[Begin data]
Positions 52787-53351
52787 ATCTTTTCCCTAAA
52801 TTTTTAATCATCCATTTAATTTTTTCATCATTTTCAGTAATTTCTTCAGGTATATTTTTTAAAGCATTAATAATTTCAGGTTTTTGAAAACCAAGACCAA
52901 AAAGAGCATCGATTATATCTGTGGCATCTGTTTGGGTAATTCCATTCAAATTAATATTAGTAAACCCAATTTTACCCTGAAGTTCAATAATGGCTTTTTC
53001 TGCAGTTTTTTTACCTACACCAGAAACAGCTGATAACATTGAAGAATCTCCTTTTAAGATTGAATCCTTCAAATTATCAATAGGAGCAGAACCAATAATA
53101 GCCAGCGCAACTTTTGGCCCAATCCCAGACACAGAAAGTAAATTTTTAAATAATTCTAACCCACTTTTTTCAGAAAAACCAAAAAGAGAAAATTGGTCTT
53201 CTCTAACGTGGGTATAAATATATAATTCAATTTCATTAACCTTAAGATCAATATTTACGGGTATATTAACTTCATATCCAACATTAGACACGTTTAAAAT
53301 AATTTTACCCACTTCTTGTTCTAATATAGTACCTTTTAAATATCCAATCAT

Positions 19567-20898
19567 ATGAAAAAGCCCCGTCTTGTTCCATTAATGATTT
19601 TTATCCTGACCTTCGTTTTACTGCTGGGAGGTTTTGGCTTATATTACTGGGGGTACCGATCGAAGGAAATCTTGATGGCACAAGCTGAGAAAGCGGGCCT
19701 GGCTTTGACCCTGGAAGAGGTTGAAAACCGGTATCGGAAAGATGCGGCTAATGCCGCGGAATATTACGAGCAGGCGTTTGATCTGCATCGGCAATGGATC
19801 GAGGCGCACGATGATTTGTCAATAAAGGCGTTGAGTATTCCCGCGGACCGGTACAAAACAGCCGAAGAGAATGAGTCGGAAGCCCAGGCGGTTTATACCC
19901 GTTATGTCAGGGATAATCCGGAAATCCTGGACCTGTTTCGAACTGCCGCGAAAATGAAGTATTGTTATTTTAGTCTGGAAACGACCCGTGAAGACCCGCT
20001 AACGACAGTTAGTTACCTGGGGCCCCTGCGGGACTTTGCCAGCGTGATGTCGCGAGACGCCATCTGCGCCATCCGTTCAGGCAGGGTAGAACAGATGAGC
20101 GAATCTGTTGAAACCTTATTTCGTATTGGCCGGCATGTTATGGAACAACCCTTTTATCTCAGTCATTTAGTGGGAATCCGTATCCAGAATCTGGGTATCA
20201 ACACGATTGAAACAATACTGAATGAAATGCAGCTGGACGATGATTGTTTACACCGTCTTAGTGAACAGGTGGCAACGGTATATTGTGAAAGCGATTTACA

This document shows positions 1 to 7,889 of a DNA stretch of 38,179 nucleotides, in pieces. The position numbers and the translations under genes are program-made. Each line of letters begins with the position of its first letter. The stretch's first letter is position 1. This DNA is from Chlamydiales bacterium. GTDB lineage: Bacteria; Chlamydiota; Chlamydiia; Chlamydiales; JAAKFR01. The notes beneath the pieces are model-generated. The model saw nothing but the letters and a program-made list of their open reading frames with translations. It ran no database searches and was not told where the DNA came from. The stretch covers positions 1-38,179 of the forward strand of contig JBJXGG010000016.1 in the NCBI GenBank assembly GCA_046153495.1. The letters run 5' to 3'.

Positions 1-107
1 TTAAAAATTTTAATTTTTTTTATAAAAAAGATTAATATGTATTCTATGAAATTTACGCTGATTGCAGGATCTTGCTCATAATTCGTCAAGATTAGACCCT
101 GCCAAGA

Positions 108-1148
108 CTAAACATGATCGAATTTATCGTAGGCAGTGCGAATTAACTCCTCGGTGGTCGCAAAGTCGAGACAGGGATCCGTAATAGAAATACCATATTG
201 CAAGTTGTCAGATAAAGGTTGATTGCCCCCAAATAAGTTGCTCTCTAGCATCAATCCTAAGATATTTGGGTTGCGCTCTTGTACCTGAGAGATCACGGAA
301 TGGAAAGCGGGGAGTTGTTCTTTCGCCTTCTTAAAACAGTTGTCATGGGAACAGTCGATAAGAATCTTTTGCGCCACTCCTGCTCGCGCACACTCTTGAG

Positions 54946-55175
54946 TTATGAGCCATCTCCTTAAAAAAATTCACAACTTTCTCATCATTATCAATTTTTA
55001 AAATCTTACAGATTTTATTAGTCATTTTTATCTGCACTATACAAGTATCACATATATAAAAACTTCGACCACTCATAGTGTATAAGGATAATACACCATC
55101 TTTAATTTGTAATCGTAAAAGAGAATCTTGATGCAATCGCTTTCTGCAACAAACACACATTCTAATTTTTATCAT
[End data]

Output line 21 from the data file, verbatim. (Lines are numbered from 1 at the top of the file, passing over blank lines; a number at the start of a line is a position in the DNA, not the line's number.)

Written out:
101 GCCAAGA